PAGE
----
STAFF BLOG CAPITOL CHATTER State agency approves oil pipeline expansion over protests
By Don Davis
A Minnesota state commission provided a key approval Wednesday to a northern Minnesota oil pipeline expansion as chants of shame on you rang out in the downtown St. Paul meeting room.
We... Posted on 7/17/13 at 4:07 PM
Crews continued to work Sunday on cleaning up oil spilled in a central Wisconsin field after an Enbridge Energy Partners pipeline carrying crude oil from Superior to Chicago-area refineries ruptured two days earlier.
A federal judge in St. Paul on Monday morning will hear oral arguments in a case by environmental groups opposing federal permits that allowed the Enbridge Energy Alberta Clipper pipeline to be built across northern Minnesota.
On a sunny day last September, U.S. Rep. Jim Oberstar stood at a podium in a Carlton County gravel pit and celebrated the start of construction on Enbridge Energy’s latest oil pipeline across Minnesota. Nearly one year later, Oberstar has launched an investigation into Enbridge pipeline safety.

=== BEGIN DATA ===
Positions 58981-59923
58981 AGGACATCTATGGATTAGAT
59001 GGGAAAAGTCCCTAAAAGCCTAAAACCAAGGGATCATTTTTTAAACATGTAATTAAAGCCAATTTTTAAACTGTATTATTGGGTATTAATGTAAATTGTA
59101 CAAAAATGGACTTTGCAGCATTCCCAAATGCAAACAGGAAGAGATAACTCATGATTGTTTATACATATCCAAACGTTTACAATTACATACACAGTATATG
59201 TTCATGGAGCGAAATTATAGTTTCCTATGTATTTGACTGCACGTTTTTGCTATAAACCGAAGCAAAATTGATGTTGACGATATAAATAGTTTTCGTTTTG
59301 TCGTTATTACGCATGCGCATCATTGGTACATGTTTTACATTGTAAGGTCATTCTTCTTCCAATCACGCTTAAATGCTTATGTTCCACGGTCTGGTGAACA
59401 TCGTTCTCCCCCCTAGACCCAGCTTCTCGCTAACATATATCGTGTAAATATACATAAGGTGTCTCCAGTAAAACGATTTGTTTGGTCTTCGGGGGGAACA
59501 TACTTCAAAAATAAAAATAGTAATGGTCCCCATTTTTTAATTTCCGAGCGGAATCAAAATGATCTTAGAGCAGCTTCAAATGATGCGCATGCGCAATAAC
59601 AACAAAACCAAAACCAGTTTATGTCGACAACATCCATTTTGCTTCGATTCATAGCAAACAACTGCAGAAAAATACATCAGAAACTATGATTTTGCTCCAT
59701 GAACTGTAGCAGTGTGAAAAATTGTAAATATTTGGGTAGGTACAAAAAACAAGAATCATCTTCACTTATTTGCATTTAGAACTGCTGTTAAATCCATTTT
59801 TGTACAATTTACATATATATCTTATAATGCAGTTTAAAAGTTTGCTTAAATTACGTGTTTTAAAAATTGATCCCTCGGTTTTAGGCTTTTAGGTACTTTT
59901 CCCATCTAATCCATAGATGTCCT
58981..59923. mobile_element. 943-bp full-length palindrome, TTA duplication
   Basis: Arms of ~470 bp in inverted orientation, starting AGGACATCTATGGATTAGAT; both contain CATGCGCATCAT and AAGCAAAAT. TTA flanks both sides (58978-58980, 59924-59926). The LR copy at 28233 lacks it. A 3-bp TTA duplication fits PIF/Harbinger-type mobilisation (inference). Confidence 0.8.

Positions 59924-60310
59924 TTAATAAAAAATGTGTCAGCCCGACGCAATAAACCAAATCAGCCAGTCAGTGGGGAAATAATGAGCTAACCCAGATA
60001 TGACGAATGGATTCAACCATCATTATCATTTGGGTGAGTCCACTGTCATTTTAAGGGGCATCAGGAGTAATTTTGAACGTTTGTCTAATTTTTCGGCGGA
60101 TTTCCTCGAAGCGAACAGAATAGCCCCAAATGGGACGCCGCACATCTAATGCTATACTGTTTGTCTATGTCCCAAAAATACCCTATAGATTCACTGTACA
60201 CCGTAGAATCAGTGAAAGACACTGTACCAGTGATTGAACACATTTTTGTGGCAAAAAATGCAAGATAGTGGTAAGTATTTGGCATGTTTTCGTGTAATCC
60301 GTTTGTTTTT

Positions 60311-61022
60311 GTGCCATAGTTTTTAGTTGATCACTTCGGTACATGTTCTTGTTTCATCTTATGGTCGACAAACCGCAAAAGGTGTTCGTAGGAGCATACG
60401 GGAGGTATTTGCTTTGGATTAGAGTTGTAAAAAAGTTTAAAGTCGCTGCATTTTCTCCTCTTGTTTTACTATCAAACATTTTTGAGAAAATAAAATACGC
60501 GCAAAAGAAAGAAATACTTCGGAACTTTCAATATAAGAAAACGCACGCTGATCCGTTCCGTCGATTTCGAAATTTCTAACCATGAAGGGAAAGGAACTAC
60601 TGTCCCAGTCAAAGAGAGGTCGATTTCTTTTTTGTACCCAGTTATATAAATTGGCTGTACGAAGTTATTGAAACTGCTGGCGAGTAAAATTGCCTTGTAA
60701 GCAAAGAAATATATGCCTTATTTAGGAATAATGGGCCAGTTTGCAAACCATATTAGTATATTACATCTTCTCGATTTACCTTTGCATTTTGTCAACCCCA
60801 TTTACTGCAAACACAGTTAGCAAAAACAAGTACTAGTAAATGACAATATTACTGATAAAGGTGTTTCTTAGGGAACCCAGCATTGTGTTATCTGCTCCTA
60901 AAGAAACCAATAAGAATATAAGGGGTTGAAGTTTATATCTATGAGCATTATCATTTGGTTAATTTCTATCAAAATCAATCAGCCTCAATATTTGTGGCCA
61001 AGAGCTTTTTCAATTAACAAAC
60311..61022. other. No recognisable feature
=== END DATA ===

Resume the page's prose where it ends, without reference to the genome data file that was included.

As the U.S. House Transportation and Infrastructure Committee awaits federal data on Enbridge pipeline spills, the News Tribune has obtained records from the Minnesota Pollution Control Agency that show dozens of oil spills in northern Minnesota over the past 30 years, dating back to when the company was Duluth-based Lakehead Pipeline.
Enbridge Energy Partners received mostly welcome news Tuesday from the Minnesota Public Utilities Commission.
Commissioners unanimously voted in support of certifying the need for a section of oil pipeline the company plans to build between Clearbrook, Minn., and Superior. The 1,000-mile Alberta Clipper Pipeline would carry crude oil and bitumen extracted from tar-sands deposits and transported to a hub in Hardisty, Alberta.
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